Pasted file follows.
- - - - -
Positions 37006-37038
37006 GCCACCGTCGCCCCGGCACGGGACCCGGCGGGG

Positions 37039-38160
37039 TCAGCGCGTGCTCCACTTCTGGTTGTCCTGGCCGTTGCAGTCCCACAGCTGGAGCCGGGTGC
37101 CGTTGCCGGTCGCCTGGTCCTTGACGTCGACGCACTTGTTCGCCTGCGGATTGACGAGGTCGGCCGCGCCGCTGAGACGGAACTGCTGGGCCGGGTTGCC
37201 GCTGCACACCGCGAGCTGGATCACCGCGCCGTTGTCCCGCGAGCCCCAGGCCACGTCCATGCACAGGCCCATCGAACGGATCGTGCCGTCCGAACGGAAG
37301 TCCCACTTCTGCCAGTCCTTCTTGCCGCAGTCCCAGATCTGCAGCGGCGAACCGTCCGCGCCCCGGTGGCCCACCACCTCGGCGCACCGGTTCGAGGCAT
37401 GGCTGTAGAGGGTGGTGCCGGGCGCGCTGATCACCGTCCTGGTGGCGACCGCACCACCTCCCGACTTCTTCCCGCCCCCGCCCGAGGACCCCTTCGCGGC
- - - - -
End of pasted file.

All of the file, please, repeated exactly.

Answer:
Positions 37006-37038
37006 GCCACCGTCGCCCCGGCACGGGACCCGGCGGGG

Positions 37039-38160
37039 TCAGCGCGTGCTCCACTTCTGGTTGTCCTGGCCGTTGCAGTCCCACAGCTGGAGCCGGGTGC
37101 CGTTGCCGGTCGCCTGGTCCTTGACGTCGACGCACTTGTTCGCCTGCGGATTGACGAGGTCGGCCGCGCCGCTGAGACGGAACTGCTGGGCCGGGTTGCC
37201 GCTGCACACCGCGAGCTGGATCACCGCGCCGTTGTCCCGCGAGCCCCAGGCCACGTCCATGCACAGGCCCATCGAACGGATCGTGCCGTCCGAACGGAAG
37301 TCCCACTTCTGCCAGTCCTTCTTGCCGCAGTCCCAGATCTGCAGCGGCGAACCGTCCGCGCCCCGGTGGCCCACCACCTCGGCGCACCGGTTCGAGGCAT
37401 GGCTGTAGAGGGTGGTGCCGGGCGCGCTGATCACCGTCCTGGTGGCGACCGCACCACCTCCCGACTTCTTCCCGCCCCCGCCCGAGGACCCCTTCGCGGC